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LI-600 and LI-600N Porometer/Fluorometers

The LI-600 and LI-600N are compact porometers with Pulse-Amplitude Modulation (PAM) fluorometers that simultaneously measure stomatal conductance and chlorophyll a fluorescence over the same leaf or needle area. A GPS receiver tracks location and an accelerometer/magnetometer records data needed to calculate a leaf's angle of incidence to the sun. Capable of completing these measurements in seconds, the LI-600 and the LI-600N deliver speed and precision.

  • SKU : E473-LI-600
  • Manufacturer: Li-Cor
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How it works

The LI-600 brings together numerous innovative technologies to deliver fast, accurate, and dependable measurements in a compact, handheld device.

Stomatal conductance

The LI-600 uses an open flow-through differential measurement for quantifying transpiration (E) and stomatal conductance on one side of the leaf. First, E is quantified by measuring the flow rate and water vapor mole fraction of air that enters and leaves the chamber. Meanwhile, total conductance to water vapor (gtw) is computed as a function of E and vapor pressure in the leaf and cuvette. Finally, stomatal conductance to water (gsw) is computed as a function of gtw and the boundary layer conductance to water vapor (gbw).

The advantages of the LI-600 measurement flow path include the following:

  • Flow rates quickly flush through the small chamber volume and result in rapid stabilization for quick measurements
  • A differential measurement in close to ambient conditions
  • Minimally disturbed light, CO2and H2during the measurement eliminate the need for desiccant chambers or corrections for large diffusion gradients
  • Automatic matching accounts for drift between the reference and sample sensors
Map with LI-600 GPS data points and text.
LI-600 data set
Figure 1. Three time series of measurements taken at different times of day on three adjacent leaves of three plants. The series are overlaid to show that the instrument can complete measurements in 6 to 9 seconds at a range of gswvalues. Data points when not clamped between leaves not shown for clarity. Measurements are one-side stomatal conductance (gsw) made on three adjacent leaves (orange is soy shortly after sunrise; gsw= 0.055, blue is soy near midday; gsw= 0.17, and green is tobacco at midday; gsw= 0.51). Data are the 2 Hz measurements from the LI-600.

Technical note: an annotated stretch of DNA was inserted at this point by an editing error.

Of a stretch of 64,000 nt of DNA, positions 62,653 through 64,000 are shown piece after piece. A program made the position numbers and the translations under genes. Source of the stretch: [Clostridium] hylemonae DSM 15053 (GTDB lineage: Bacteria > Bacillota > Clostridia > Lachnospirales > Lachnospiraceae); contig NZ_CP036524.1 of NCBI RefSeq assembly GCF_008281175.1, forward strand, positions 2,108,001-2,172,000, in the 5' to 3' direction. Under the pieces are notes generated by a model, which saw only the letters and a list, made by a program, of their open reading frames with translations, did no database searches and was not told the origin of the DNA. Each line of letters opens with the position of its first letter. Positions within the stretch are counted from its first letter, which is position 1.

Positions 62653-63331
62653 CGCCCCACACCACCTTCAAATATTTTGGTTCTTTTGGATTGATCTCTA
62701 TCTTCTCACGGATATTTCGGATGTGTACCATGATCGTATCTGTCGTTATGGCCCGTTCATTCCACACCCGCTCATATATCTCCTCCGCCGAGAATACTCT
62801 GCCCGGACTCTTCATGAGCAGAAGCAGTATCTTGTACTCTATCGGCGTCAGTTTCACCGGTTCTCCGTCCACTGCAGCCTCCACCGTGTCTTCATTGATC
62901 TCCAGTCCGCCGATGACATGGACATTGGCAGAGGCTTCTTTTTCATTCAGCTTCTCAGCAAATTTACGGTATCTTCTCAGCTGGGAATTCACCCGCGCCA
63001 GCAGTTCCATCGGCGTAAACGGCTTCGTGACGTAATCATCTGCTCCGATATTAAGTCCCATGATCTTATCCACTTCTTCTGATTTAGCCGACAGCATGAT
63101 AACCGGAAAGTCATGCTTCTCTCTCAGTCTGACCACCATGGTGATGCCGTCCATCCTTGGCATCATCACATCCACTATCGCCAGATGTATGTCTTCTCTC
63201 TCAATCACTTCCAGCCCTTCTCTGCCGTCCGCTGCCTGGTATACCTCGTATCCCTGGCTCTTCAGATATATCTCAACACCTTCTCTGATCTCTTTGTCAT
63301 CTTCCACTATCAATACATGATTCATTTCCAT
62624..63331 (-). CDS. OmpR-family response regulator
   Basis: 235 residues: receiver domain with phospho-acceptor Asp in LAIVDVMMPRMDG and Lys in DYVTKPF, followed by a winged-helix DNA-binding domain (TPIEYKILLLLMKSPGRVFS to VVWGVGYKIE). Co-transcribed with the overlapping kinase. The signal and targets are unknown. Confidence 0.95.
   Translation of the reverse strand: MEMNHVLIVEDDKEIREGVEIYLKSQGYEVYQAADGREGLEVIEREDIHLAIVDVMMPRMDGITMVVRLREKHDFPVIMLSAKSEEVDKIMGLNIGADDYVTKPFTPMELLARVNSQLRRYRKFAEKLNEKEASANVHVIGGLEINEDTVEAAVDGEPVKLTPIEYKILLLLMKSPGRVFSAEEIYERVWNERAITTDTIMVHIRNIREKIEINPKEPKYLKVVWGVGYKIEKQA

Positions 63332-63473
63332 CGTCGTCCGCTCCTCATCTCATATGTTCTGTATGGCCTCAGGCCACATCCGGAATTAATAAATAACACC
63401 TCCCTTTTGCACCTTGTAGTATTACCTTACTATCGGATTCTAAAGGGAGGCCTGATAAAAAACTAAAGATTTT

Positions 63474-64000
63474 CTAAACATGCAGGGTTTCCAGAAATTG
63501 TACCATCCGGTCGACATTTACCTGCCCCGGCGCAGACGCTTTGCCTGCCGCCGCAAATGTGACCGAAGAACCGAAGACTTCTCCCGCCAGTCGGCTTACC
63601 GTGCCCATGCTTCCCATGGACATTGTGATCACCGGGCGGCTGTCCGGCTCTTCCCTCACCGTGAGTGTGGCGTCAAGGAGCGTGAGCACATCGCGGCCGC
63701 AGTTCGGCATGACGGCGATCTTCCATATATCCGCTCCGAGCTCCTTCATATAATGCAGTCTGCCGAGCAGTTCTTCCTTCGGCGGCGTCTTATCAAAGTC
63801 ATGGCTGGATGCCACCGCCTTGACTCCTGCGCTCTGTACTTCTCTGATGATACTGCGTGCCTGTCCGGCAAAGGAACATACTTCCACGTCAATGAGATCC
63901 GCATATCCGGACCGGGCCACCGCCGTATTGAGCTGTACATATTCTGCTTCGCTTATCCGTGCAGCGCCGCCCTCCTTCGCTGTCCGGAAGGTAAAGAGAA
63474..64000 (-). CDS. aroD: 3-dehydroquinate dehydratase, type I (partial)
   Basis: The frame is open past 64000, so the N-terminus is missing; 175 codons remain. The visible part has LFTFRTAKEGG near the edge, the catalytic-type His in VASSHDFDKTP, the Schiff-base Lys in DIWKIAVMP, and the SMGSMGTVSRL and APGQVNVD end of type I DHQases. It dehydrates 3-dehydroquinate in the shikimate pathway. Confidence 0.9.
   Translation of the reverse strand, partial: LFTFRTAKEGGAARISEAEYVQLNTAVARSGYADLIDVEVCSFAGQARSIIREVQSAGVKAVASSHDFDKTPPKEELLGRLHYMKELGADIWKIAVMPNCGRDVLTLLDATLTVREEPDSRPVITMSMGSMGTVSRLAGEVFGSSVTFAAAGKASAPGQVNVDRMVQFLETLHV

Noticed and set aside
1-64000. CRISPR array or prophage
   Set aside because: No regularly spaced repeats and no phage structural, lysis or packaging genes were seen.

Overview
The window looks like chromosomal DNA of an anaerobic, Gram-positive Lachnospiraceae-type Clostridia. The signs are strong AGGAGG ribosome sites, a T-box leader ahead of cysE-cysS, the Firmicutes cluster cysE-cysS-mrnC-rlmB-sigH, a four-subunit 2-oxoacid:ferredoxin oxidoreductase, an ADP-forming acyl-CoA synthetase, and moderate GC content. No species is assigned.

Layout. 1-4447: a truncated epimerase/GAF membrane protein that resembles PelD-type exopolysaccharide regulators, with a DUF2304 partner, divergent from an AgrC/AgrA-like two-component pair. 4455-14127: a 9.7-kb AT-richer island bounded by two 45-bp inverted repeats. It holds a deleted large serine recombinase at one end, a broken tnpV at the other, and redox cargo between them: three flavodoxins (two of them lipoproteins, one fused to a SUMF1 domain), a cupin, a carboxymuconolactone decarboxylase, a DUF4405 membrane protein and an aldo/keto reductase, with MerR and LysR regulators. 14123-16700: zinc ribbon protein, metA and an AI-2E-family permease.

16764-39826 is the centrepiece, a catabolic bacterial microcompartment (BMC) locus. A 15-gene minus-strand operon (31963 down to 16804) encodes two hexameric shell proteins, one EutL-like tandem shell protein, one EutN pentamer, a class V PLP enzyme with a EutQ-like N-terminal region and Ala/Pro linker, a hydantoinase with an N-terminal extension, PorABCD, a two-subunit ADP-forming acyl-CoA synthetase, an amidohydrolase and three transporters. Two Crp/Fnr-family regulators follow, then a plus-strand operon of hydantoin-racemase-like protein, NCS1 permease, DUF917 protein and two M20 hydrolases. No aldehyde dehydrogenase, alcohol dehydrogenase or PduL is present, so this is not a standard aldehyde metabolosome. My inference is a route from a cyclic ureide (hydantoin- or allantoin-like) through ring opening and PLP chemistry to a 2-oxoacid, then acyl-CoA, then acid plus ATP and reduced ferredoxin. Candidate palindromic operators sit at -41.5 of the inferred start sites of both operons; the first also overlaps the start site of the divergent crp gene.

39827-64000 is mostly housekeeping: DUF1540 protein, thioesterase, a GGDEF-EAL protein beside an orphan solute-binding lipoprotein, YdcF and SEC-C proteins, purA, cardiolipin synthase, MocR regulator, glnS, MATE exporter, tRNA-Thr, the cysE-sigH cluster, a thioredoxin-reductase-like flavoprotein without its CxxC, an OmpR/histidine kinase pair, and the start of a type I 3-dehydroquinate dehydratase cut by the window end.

Time-saving features for fast surveys
  • Simple, intuitive display shows instrument status and most recent measurement.
  • Ergonomic, lightweight design allows for easy single-handed operation.
  • GPS receiver records measurement location.
  • Barcode generator in the desktop software creates custom barcode labels.
  • Barcode scanner records sample information and reduces manual data entry errors.
  • Optional user-defined prompts in the measurement workflow help keep data organized.
  • Built-in rechargeable battery powers 8 hours or more of active use.


Stomatal Conductance

Stomatal openings regulate the exchange of water vapor and CO2 between a leaf and the air. Stomatal conductance to water (gsw), which responds to light, CO2, temperature, and humidity, among others, is a measure of the degree of stomatal openness and the number of stomata. It is an indicator of a plant’s genetic makeup and physiological response to environmental conditions.

Measurements of chlorophyll a fluorescence can provide information about the leaf’s quantum efficiency, electron transport rate (ETR), non-photochemical quenching (NPQ), as well as an assortment of reactions that collectively protect a leaf when it absorbs excessive light energy.

Chlorophyll a fluorescence

Measurements of chlorophyll a fluorescence provide insights into photosynthesis, and, when combined with stomatal conductance, results in a more complete picture of the overall plant physiology and health. In addition to rectangular flashes, the LI-600 and LI-600N support multiphase flashes (MPF), which can prevent underestimation of Fm‘ (Loriaux et al., 2013) and thereby reduce bias in numerous fluorescence parameters.


Leaf angle measurements

The angle of incidence of a leaf– its orientation to the sun at a given time and place–is a useful variable for understanding a plant’s architecture and its physiological responses to the environment. A leaf’s angle of incidence may change, for example, to maximize light intensity for photosynthesis, minimize light intensity to conserve water, or allow light through a canopy to lower leaves. Knowing the angle of incidence of a leaf can lead to insights into how light intensity drives photosynthesis, and into the differences in measurements taken on the same plant.

The accelerometer/magnetometer measures three variables–heading, pitch, and roll–and the GPS receiver records leaf location and solar position. The LI-600/LI-600N software uses these data to calculate the angle of incidence for each leaf measurement, allowing researchers to evaluate a plant’s environmental status more thoroughly.

Diagram depicting the 'angle of incidence'.